14 11 the_ fear_of_old_age

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14 11 the_ fear_of_old_age

  1. 1. Distribute This Book Freely - 1 - www.HomeBusinessMax.com THE FEAR OF OLD AGE In the main, this fear grows out of two sources. First, the thought that old age may bring with it POVERTY. Secondly, and by far the most common source of origin, from false and cruel teachings of the past which have been too well mixed with “fire and brimstone,” and other bogies cunningly designed to enslave man through fear. In the basic fear of old age, man has two very sound reasons for his apprehension—one growing out of his distrust of his fellowman, who may seize whatever worldly goods he may possess, and the other arising from the terrible pictures of the world beyond, which were planted in his mind, through social heredity before he came into full possession of his mind. The possibility of ill health, which is more common as people grow older, is also a contributing cause of this common fear of old age. Eroticism also enters into the cause of the fear of old age, as no man cherishes the thought of diminishing sex attraction.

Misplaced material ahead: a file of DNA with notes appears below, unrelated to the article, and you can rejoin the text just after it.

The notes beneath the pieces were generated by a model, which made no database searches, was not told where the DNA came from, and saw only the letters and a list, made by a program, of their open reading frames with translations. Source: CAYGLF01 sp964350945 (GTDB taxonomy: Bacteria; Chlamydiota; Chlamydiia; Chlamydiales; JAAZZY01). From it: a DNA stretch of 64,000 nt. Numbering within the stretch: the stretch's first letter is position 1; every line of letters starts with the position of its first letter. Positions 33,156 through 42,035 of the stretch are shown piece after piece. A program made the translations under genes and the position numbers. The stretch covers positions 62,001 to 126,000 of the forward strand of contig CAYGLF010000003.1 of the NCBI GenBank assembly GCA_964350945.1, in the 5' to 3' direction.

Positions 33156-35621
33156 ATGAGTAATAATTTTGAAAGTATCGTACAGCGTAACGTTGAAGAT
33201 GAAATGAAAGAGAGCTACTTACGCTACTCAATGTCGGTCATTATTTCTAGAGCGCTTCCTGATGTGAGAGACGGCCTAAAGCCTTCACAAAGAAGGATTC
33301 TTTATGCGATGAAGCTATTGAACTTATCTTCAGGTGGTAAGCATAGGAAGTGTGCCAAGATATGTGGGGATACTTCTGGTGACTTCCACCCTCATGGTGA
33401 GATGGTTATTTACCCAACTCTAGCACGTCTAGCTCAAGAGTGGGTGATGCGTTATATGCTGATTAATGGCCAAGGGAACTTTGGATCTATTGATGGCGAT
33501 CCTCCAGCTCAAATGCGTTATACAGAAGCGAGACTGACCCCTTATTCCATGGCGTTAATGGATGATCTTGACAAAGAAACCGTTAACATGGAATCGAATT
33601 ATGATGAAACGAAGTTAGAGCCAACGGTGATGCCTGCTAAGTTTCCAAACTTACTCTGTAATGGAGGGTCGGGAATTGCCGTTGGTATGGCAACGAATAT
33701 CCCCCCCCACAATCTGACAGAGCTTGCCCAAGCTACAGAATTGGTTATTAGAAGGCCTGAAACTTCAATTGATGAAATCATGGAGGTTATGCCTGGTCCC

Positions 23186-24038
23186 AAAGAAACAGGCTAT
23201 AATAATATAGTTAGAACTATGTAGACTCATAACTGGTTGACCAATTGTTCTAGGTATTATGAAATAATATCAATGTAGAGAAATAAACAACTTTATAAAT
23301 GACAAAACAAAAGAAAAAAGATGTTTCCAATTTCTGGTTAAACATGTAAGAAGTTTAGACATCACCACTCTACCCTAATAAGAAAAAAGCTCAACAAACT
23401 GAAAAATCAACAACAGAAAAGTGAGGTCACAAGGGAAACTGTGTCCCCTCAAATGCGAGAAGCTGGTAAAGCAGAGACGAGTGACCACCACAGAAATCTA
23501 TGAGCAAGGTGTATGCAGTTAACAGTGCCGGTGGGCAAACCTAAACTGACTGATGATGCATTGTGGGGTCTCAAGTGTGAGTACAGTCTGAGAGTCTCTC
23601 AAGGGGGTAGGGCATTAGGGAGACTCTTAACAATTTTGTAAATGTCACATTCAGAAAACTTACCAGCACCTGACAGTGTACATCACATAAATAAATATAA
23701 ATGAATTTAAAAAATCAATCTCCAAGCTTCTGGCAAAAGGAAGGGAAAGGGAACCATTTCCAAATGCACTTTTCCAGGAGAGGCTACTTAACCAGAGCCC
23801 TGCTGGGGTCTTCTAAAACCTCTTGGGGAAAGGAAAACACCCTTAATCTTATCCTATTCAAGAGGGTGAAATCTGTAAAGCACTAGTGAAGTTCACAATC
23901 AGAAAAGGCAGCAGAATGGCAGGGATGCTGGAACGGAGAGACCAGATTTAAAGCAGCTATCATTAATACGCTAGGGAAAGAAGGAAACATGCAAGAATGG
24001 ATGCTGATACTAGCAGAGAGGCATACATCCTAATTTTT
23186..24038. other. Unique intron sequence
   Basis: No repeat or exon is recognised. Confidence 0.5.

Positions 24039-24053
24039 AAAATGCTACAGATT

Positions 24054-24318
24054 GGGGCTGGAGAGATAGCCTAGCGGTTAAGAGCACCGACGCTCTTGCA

2. 2. Distribute This Book Freely - 2 - www.HomeBusinessMax.com The most common cause of fear of old age is associated with the possibility of poverty. “Poorhouse” is not a pretty word. It throws a chill into the mind of every person who faces the possibility of having to spend his declining years on a poor farm. Another contributing cause of the fear of old age, is the possibility of loss of freedom and independence, as old age may bring with it the loss of both physical and economic freedom. SYMPTOMS OF THE FEAR OF OLD AGE The commonest symptoms of this fear are: The tendency to slow down and develop an inferiority complex at the age of mental maturity, around the age of forty, falsely believing one’s self to be “slipping” because of age. (The truth is that man’s most useful years, mentally and spiritually, are those between forty and sixty). The habit of speaking apologetically of one’s self as “being old” merely because one has reached the age of forty, or fifty, instead of reversing the rule and expressing gratitude for having reached the age of wisdom and understanding. The habit of killing off initiative, imagination, and self- reliance by falsely believing one’s self too old to exercise these qualities. The habit of the man or woman of forty dressing with the aim of trying to appear much younger, and affecting mannerisms of youth; thereby inspiring ridicule by both friends and strangers.

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